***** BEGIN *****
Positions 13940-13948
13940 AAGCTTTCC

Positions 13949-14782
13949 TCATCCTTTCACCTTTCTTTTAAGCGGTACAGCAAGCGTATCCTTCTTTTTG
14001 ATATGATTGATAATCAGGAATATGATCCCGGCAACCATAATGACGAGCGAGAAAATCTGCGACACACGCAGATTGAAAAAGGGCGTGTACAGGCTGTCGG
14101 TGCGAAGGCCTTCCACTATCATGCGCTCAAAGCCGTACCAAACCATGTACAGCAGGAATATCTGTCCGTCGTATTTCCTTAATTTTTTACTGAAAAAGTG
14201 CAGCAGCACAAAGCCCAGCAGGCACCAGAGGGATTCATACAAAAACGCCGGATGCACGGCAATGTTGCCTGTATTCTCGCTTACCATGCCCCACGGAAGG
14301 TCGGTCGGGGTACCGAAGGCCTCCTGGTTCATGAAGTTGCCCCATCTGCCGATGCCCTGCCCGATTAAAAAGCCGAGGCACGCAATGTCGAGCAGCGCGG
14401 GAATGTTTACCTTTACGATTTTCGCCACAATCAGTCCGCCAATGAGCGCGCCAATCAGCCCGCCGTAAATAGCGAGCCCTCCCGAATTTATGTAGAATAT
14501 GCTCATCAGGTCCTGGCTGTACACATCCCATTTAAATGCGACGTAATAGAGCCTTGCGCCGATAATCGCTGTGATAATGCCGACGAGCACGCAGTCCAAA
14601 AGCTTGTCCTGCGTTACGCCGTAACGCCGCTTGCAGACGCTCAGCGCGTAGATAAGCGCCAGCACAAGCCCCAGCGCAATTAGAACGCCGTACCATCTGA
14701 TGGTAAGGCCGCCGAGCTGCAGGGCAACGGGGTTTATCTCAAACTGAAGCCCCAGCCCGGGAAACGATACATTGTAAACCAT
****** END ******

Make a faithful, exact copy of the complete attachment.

Positions 13940-13948
13940 AAGCTTTCC

Positions 13949-14782
13949 TCATCCTTTCACCTTTCTTTTAAGCGGTACAGCAAGCGTATCCTTCTTTTTG
14001 ATATGATTGATAATCAGGAATATGATCCCGGCAACCATAATGACGAGCGAGAAAATCTGCGACACACGCAGATTGAAAAAGGGCGTGTACAGGCTGTCGG
14101 TGCGAAGGCCTTCCACTATCATGCGCTCAAAGCCGTACCAAACCATGTACAGCAGGAATATCTGTCCGTCGTATTTCCTTAATTTTTTACTGAAAAAGTG
14201 CAGCAGCACAAAGCCCAGCAGGCACCAGAGGGATTCATACAAAAACGCCGGATGCACGGCAATGTTGCCTGTATTCTCGCTTACCATGCCCCACGGAAGG
14301 TCGGTCGGGGTACCGAAGGCCTCCTGGTTCATGAAGTTGCCCCATCTGCCGATGCCCTGCCCGATTAAAAAGCCGAGGCACGCAATGTCGAGCAGCGCGG
14401 GAATGTTTACCTTTACGATTTTCGCCACAATCAGTCCGCCAATGAGCGCGCCAATCAGCCCGCCGTAAATAGCGAGCCCTCCCGAATTTATGTAGAATAT
14501 GCTCATCAGGTCCTGGCTGTACACATCCCATTTAAATGCGACGTAATAGAGCCTTGCGCCGATAATCGCTGTGATAATGCCGACGAGCACGCAGTCCAAA
14601 AGCTTGTCCTGCGTTACGCCGTAACGCCGCTTGCAGACGCTCAGCGCGTAGATAAGCGCCAGCACAAGCCCCAGCGCAATTAGAACGCCGTACCATCTGA
14701 TGGTAAGGCCGCCGAGCTGCAGGGCAACGGGGTTTATCTCAAACTGAAGCCCCAGCCCGGGAAACGATACATTGTAAACCAT